With Love for Frankincense


I started a fire in our wood-burning stove by building a small teepee of kindling then igniting newspaper underneath it. I slowly watched it grow from small bits of light into little flames trying to take hold. I breathed gently on it. My face became flush with heat. I went to get my bag of frankincense tears. These are small pieces of resin that are burned in ceremony or church. I pitched a few into the flames, hoping they would land on the hot coals. I wanted to be able to smell their aroma. A few landed in the center but did not burn. I tossed in a few more and then a few more. Finally I could see the tears disintegrating. The smoke wound out of the golden oval and started to move into the atmosphere, looking like a charmed serpent. Transfixed I remembered a thousand things. The most prominent was the sacred. As I shut the glass door to the stove, this came to me. 'The perfumed smoke of the earth that holds wisdom and has kept a million rituals acknowledged will be billowing out of the chimney into the sky. Who will greet it? Will the ancestors and spirits connect to the intention that was actualized in the fire? I saw the messengers flying through its invisible haze, together they merged surrendered to reason and transmutation.' While staring at the fire I experienced this connection. Nature speaks and nature farms and nature heals. It has been conveyed through herbalism and spiritual teachings that when we are in close relationship with the natural world we are activated into the highest wisdom of healing. We are in everything and everything is within us. The patterns and the information is everywhere. In the example of frankincense tears, I felt an opening in that moment, profoundly revealed to me, while breathing in the aroma. Frankincense teaches us that suffering is not always in our control. How might this be? 

“Harvesting Frankincense is quite a time consuming process. A deep incision is made into the trunk (actually several incisions per tree, although according to recent research more than 5 incisions causes considerable stress to the trees.) and a small piece of bark next to it is removed. This wounding causes the tree to 'bleed' a milky white substance that seals and heals the wound and prevents infection. After three months the resin has hardened enough to be scraped off the trunk. However, to obtain the best quality Frankincense the process of wounding is repeated 3 times and only the resin collected from the third harvest is considered to be of superior quality. The solid resin is sorted into various qualities, some as tears, and some as grains of different colour and sizes. The quality is determined by the degree of opacity. Resin destined for distillation is shipped off while still slightly sticky on the inside, which denotes high concentration of volatile oil.”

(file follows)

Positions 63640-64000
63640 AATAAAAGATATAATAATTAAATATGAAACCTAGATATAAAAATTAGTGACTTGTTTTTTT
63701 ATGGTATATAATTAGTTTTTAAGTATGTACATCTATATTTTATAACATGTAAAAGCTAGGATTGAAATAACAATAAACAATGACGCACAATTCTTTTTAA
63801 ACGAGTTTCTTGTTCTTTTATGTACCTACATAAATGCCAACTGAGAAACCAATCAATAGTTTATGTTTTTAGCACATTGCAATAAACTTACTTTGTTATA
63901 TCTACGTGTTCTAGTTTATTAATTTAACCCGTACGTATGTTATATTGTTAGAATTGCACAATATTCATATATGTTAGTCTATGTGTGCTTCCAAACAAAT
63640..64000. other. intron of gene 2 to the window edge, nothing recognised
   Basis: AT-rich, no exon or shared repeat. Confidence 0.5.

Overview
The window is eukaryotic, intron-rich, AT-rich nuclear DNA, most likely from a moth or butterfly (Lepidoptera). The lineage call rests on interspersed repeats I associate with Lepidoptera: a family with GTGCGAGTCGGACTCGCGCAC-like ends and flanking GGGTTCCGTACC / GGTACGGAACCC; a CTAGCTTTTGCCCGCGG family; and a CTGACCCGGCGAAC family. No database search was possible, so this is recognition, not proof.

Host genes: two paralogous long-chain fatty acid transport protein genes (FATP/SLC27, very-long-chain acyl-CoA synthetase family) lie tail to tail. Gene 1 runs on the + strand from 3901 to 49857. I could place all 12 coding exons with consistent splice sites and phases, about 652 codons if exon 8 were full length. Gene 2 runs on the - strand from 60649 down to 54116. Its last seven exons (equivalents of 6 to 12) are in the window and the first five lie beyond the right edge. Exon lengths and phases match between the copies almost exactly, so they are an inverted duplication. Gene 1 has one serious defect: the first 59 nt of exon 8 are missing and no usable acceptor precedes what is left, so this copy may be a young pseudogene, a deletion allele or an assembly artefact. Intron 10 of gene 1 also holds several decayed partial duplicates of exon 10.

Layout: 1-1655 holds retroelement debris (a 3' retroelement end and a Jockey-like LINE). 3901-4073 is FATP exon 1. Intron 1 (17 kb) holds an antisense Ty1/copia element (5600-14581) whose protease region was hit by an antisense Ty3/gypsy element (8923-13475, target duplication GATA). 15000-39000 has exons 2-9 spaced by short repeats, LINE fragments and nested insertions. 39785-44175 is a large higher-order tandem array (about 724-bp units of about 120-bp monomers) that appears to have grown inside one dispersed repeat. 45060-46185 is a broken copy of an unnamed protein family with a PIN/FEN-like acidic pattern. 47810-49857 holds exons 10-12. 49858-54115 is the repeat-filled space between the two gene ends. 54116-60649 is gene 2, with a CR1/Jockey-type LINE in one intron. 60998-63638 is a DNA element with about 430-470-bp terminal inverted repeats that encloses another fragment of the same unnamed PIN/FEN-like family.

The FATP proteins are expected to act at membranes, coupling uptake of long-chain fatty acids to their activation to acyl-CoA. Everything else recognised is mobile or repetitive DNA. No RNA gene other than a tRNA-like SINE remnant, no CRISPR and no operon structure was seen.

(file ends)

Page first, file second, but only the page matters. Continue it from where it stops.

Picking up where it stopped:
In sharing, the methods, in which, Frankincense is harvested we can start to experience the transference of energetic patterns that are held in the essence of this tree. Frankincense has to undergo considerable duress to withstand striping (the method used to obtain the oil), a long process for both the harvester and the tree. The intelligence of the tree knows what is required to repair itself. This wisdom can be applied in our usage of frankincense. A deeper understanding is also required by the harvester to ensure the longevity of frankincense trees. This is a reciprocal relationship because it sustains the livelihood of families, clans, and communities in these distant regions where they grow. These trees grow in Oman, Yemen and the Horn of Africa, including Somalia and Ethiopia. Expanding this truth extends to our participation as a consumer. The demands of social trends that highlight these natural medicines as cures for cancer etc., can contribute to the depletion of natural resources. However, there are other effects to also consider, including government regulations, cultural clashes, and environmental circumstances such as; droughts, infestations, and natural disasters. It is our responsibility to engage in these conversations and explorations as part of holistic healing.  

In my opinion, based on my studies, natural medicine works best - when we are clear about what are needs are in using herbs, essential oils and supplements. That includes safety guidelines specific to what is being treated and the method used treat it. The quality of what is being used is critically important. If you are working with an essential oil or combination of herbs and oils and there is oxidation, a bad batch of plant material, pesticide use, and/or adulteration (cutting essential oils with odorless solvents to sell for a lesser cost and higher yield) then the healing power is compromised. Work with trained aromatherapists and herbalists to obtain knowledge and resources for optimal results and to avoid adverse reactions.

Here is a great read on Frankincense by Robert Tisserand.

Moss Botanicals is a company devoted to sharing the interwoven life of plants and people, healing and sustaining, as an ever-changing dynamic. I highlighted Frankincense to connect you to  a larger view and to continue to create bridges in our world. The “Let Go” blend is made up of frankincense, cypress, and rose. The aroma is a companion and a helper to suffering and grieving from physical or symbolic deaths, unwanted thought patterns, or self-imposed expectations. Embrace the beautiful surrender of Let Go.


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  • I have used many of your blends in the last 8 years, they are all exquisite!
    The 2 that I have purchased most frequently are Let Go and Balance.
    I’m glad that you have the Self Love blend again, that’s another favorite!

    Brigitte Thompson on

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